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Omaha experts explain the physics behind an N95 mask

Published: Feb. 2, 2022 at 10:29 PM CST
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OMAHA, Neb. (WOWT) - We’re two years into the pandemic, but do you fully understand how some masks work?

When it comes to our masks, many assume they’re like a strainer - stopping most particles from passing through, but some still make it.

University of Nebraska-Omaha physics professor Chris Moore says we need to reframe our thinking to understand how masks, especially N95 and KN95 masks, work.

“We should think about [masks] more as a collection of spider webs, so what we’re really trying to do is capture the particles on the fibers of the mask,” Moore says.

Moore explains that there are two ways to capture those particles. The first, and more obvious way, is mechanically.

“You just make lots of different layers,” he says. “You can start to see where particles are going to hit the fibers themselves and become stuck and trapped on those fibers.”

Moore says this method is good for catching very large particles, which tend to move in straight lines, as well as very small particles that move more randomly around.

To capture those mid-sized particles, Moore says, comes the second method to capture particles. The way N95 and KN95 masks do it - using the electro-static properies they are created with.

Yes, the masks are charged with static.

“N95 masks use permanently charged layers, so, fibers that are made of some sort of polymer that have a permanent charge,” Moore says. “That permanent charge creates an electric field around the fiber, and just like a balloon will stick to a sweater, the particles will be attracted to the fibers in that way.”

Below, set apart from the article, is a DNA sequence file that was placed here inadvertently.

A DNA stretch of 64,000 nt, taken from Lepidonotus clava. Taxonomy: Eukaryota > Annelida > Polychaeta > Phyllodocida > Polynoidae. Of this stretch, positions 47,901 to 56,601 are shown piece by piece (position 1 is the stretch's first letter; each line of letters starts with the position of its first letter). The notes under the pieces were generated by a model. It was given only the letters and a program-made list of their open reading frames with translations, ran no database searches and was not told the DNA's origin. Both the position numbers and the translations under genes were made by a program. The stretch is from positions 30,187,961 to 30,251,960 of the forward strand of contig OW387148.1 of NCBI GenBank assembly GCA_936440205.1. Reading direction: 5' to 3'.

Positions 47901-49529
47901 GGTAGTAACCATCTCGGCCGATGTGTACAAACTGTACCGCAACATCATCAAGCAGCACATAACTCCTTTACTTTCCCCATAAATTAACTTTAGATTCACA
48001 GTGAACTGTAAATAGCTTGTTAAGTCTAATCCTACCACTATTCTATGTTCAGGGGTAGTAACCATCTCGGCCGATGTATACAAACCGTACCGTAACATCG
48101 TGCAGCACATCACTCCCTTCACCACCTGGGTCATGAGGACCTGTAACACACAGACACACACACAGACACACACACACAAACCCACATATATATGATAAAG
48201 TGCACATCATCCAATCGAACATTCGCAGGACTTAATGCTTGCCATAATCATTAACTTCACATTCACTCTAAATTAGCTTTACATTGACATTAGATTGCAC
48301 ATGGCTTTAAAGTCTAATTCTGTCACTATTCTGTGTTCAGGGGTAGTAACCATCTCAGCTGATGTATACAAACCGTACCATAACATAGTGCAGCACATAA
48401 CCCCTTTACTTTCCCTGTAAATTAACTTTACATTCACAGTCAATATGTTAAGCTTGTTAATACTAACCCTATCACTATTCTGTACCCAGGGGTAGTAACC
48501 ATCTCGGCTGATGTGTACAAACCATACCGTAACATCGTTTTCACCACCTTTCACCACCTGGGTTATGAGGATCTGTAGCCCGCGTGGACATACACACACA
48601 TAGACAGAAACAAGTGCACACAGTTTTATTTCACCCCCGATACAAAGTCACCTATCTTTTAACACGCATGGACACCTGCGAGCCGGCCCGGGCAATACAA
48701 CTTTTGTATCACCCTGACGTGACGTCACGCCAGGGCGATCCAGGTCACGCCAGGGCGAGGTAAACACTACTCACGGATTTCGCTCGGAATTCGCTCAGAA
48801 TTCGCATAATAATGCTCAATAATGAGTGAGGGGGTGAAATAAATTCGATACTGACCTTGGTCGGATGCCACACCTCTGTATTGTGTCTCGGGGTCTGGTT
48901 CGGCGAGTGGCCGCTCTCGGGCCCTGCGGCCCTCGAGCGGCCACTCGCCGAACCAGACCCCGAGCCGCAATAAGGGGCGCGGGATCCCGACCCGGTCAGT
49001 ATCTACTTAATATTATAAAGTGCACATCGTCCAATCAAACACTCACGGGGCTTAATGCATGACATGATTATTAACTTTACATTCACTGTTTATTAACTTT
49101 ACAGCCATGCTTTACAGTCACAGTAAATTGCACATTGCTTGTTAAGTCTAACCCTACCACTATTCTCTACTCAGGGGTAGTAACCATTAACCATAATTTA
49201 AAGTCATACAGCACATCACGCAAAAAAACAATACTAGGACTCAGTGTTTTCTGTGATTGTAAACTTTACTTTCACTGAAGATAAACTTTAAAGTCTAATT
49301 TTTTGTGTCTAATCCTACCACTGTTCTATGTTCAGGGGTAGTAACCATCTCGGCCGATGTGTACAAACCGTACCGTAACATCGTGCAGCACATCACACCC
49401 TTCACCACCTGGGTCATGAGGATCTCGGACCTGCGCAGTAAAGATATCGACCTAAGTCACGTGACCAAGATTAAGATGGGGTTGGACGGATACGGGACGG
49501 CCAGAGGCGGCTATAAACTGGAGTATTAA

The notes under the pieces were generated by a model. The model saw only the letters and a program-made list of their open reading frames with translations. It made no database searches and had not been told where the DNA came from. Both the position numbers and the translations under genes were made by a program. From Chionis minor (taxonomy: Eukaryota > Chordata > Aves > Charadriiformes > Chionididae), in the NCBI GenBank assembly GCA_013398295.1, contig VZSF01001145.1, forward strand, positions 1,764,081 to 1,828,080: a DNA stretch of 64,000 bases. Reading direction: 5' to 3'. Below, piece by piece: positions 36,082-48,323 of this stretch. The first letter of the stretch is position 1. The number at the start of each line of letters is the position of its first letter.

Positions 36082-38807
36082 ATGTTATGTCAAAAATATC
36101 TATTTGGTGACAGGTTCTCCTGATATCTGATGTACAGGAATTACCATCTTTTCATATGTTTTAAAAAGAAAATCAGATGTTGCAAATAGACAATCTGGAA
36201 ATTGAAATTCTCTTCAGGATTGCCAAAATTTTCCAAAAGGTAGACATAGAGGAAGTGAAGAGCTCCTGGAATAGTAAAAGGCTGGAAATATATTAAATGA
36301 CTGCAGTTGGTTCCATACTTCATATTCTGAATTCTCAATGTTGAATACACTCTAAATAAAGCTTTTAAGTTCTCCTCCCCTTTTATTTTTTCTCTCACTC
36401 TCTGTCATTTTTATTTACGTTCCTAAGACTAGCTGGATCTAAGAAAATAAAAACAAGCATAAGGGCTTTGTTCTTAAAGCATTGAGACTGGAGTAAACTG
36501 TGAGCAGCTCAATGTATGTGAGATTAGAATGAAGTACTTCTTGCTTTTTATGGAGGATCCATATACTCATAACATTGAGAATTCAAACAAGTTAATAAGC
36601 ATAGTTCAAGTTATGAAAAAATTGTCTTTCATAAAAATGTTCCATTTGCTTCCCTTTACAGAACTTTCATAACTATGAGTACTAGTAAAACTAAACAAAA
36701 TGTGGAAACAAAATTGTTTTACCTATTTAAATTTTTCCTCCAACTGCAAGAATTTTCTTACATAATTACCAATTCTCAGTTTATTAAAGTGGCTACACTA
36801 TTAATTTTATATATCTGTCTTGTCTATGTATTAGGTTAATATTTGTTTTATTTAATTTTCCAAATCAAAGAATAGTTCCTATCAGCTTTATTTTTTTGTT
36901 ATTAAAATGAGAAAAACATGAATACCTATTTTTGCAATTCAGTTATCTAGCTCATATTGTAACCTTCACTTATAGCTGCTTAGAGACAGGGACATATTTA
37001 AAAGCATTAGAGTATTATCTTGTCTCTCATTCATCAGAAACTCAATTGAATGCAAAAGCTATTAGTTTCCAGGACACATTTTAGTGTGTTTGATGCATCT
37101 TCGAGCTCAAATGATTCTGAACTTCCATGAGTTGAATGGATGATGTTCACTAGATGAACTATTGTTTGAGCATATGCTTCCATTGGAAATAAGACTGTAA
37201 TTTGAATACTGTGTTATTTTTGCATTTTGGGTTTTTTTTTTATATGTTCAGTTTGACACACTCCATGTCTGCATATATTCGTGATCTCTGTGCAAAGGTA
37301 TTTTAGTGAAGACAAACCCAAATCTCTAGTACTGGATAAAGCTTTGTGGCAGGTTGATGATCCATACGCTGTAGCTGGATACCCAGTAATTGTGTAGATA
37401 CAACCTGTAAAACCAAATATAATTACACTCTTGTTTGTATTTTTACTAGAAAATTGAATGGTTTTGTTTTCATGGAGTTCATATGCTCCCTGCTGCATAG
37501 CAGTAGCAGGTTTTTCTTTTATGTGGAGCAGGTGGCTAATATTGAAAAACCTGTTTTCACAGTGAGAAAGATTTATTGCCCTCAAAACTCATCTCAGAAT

UNMC associate professor of pathology and microbiology Josh Santarpia puts it this way:

“The way filters work is they capture particles through a bunch of physical means. . . but another thing that happens in filtration is they are electrostatically attracted,” he says. “Particles carry a little bit of a charge with them and so they’re electrostatically attracted to the fibers so if you add charge to the fibers then you’re just increasing that attraction and the stickiness.”

“It helps increase the filtration efficiency while keeping it breathable,” Santarpia adds.

But this isn’t the only reason why N95 masks are the best on the market, he says.

“In addition to having multiple layers of material and tone of them being the eletro-static one, they’re also fit to your face more closely than surgical masks and most than any of the cloth masks you can find and that helps a lot with maintaining the seal around your face.”

And it’s these same reasons why it is probably best to dispose of those masks after a few uses.

“By design they’re trapping particles, they’re not blocking particles, they’re trapping them,” Moore says. “So of course those particles start to build up and build up and build up on the mask, and that’s what’s going to make it less and less effective with time.”

Right now, Santarpia and Moore say there’s no way to ‘re-charge’ a mask once it’s reached its usage limit. You’re better off just grabbing a new one, they say.

As it stands, the N95 and KN95s are the most protective, but both Moore and Santarpia agree that any mask is better than no mask.

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